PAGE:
How daydreaming could be a sign of creativity and intelligence

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There have been many people over the years that have been told to stop daydreaming out the window and pay attention, but new studies into the effects that this has on our brain may just prove how daydreamers are actually helping their intelligence. So if you find your mind often wanders into dreamland, then you could actually be a creative genius.

Testing out the theory

100 people were put through their paces to discover whether daydreaming actually had an effect on your brain. All of them had their minds studied while they weren’t doing anything to see how their brains functioned under normal conditions. They were then all asked to stare at a point directly in front of them for five minutes while their brains were monitored by an MRI machine to determine what parts of their minds they were using. The participants were finally asked about how much they daydream in real life, as well as completing a mentally challenging and creative quiz to see if there were any links between the two.

Coming to a conclusion

The scientists were able to discover there is, in fact, a definitive link between a person’s creativeness and intellect, and how much they daydream. The individuals that admitted to having a wandering mind on a regular basis scored higher on their tests than those that didn’t. It also showed that people that daydream could even end up in states where they are entirely unaware of the world around them.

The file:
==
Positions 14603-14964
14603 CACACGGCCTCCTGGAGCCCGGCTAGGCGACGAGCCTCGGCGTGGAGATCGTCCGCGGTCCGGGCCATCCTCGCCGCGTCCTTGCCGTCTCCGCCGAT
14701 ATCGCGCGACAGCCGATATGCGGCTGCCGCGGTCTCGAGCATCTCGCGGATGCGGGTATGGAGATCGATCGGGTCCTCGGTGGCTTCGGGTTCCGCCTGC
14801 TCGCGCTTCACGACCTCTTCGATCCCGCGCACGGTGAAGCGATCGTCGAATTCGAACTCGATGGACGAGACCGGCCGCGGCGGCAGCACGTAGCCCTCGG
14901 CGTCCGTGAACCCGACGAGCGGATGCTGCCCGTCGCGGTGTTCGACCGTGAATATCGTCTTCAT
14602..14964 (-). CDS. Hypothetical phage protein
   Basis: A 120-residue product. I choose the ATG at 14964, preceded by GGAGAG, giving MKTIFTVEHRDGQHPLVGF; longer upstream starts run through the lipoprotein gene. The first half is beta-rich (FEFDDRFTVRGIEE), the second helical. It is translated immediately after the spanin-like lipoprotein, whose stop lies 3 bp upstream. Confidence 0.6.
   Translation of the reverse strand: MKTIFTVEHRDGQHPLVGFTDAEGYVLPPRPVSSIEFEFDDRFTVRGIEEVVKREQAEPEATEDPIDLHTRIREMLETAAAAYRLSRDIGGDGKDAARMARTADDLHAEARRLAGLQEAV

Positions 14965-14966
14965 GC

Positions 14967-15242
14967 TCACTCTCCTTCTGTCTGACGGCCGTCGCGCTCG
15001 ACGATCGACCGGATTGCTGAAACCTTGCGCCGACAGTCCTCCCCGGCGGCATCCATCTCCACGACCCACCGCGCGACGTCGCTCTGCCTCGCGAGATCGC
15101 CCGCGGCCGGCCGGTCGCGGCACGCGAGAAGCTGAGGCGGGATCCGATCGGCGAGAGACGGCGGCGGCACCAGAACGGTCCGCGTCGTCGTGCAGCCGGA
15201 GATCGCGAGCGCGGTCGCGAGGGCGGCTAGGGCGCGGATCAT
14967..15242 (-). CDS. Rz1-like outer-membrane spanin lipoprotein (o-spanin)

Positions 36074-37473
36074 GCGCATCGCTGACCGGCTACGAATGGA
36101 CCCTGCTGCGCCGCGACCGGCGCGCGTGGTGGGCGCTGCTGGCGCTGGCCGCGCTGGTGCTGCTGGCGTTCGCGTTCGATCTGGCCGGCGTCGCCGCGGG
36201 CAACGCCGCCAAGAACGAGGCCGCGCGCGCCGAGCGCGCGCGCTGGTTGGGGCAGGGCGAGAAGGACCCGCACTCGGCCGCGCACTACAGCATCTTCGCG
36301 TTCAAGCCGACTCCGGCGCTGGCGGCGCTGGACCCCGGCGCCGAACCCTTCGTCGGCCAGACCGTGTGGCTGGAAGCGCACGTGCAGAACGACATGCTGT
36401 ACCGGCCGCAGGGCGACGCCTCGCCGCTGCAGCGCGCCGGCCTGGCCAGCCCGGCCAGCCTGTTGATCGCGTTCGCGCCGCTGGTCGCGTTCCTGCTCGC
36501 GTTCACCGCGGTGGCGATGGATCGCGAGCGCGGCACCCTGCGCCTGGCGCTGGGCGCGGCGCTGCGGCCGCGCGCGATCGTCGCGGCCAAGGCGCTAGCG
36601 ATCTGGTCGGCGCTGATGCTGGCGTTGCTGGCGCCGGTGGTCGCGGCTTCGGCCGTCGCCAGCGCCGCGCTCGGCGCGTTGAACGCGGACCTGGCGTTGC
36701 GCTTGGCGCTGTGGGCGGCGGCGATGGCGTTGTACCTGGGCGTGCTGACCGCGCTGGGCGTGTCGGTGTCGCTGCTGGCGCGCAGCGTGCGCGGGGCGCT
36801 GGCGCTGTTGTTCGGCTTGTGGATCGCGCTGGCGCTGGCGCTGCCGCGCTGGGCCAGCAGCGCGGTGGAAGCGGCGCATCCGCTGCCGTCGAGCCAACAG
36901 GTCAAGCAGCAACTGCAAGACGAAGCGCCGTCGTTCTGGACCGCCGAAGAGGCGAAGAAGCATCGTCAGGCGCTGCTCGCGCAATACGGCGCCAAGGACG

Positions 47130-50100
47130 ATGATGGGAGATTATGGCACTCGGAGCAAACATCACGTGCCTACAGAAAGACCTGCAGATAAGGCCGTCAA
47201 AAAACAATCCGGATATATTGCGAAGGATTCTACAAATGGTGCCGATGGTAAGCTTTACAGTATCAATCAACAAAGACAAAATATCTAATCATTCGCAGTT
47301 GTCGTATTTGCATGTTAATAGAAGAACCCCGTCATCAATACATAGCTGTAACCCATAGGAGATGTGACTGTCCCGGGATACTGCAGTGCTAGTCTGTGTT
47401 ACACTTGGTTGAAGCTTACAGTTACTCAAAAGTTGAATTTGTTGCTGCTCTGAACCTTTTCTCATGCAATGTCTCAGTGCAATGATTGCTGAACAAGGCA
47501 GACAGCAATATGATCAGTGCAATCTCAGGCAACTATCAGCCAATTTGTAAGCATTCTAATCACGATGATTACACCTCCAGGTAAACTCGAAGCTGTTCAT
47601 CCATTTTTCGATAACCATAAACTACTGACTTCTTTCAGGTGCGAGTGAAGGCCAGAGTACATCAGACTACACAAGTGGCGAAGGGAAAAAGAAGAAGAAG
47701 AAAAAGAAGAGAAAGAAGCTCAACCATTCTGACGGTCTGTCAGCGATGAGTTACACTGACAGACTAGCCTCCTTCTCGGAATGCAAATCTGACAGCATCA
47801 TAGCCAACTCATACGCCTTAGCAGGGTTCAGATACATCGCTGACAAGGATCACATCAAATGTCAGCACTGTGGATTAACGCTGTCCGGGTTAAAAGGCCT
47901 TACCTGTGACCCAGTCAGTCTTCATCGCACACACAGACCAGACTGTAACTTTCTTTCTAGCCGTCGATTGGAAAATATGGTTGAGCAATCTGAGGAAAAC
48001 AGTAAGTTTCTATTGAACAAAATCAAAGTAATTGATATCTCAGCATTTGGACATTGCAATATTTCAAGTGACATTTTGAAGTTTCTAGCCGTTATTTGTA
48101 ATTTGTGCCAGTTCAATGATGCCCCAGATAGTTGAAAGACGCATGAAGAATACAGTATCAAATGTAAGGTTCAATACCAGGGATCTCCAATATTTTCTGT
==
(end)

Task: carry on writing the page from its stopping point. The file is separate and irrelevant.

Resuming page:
Explaining the reasoning

The scientists behind the experiment put plenty of research into why the results turned out the way they did. They concluded that people who daydream regularly have minds that are too efficient. Daydreamers are said to be able to understand points much quicker than their peers. Because of this, it means that while someone continues to explain to the others, the daydreamer’s brain is looking for something to entertain itself. However, the scientists did also conclude that there is a distinct difference between people not being motivated to maintain concentration on a subject, and those that find their minds wandering through efficiency.

Not the end of the story

Unfortunately, the research hasn’t been 100% conclusive as the scientists behind the experiment admit that there hasn’t been enough testing to rule out another factor to the equation that would link a daydreaming mind and someone that is both intelligent and creative. They do say that there is an easy way to test whether you have an overly efficient brain though. The test is to tune in and out of conversations or a task you are doing. If you can catch up without feeling like you missed something, then it appears as though you may be one of the lucky ones.

Perhaps daydreaming may not be the worst thing after all. While we’re not recommending you get yourself in trouble by letting your mind wander off on its own journey for most of the day, there are definitely times when following the path it takes you down can lead to expanding your horizons. Just be careful that no one catches you when you should be working.

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